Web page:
Ruins near the chapel

Ruins near the chapel

To the side of the chapel are the ruins of a village, with homes made of stone.  The locals dream of turning these remains into a small community albergue for tourists. Services are held by Padre Gabriel Antequera, who lives in Curahuara, every other Friday, and are followed by an optapi, or traditional Bolivian picnic, and often some common work maintaining the chapel or the area thereabout.

Repair of the Two Churches

Both of these chapels were repaired with funding from the Ambassador’s Fund for Cultural Preservation of the U.S. Government.  The project was sponsored by the U.S. Embassy in La Paz and carried out in 2011.  For a little more information on the project, which in total has repaired and preserved 11 colonial-era chapels on the Altiplano, see Preserving Colonial Churches.

Lerqu

Lerqu Chapel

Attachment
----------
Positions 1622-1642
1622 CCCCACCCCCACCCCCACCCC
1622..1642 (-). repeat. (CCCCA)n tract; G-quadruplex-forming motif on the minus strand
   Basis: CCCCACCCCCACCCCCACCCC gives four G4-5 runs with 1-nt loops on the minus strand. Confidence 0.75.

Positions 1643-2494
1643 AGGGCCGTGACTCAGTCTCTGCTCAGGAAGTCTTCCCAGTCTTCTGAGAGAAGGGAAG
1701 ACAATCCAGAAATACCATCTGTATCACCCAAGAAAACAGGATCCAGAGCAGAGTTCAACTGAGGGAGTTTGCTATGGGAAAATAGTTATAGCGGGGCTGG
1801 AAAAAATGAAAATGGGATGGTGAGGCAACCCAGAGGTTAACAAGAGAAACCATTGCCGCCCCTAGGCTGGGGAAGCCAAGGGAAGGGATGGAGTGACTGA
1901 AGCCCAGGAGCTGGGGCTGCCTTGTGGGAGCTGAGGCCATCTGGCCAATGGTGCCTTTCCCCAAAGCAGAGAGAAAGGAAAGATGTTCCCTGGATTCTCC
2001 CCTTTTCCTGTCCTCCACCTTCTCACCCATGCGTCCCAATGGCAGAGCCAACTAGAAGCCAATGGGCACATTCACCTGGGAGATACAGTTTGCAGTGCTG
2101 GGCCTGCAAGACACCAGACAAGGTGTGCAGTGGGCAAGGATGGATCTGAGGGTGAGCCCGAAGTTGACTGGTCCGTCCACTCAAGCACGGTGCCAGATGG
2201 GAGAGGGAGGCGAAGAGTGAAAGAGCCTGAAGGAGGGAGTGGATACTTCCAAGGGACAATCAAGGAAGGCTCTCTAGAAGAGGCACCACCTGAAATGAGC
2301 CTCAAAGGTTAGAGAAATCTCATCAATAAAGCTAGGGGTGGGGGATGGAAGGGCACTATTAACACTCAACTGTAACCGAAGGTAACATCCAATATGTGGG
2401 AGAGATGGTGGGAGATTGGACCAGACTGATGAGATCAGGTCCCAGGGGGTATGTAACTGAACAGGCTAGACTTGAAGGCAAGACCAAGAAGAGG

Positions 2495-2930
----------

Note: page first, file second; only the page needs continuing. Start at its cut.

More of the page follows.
Lerqu Chapel

Lirqu is spelled in many ways, trading the “qu” (pronounced “co” as in “cope”)  for the more standard Spanish spellings of that sound, “ko” or “co” and more often than not, trading the “i” for an “e.”  It is the location of a small village and another attractive chapel.  It is closer to the road than Rosapata, but probably still not reachable in vehicle during the rainy season. Although the construction of these two chapels is similar, the placement of the bell tower next to the chapel, rather than on the perimeter wall as in Rosapata, gives it a different look altogether.  Also, Lirqu sports a fully restored stone patio at the front of the church, which is quite attractive.  Lirqu is dedicated to “El Señor de la Cruz,” and the relevant feast day is May 3.

Interior of the Lirqu Chapel

Interior of the Lirqu Chapel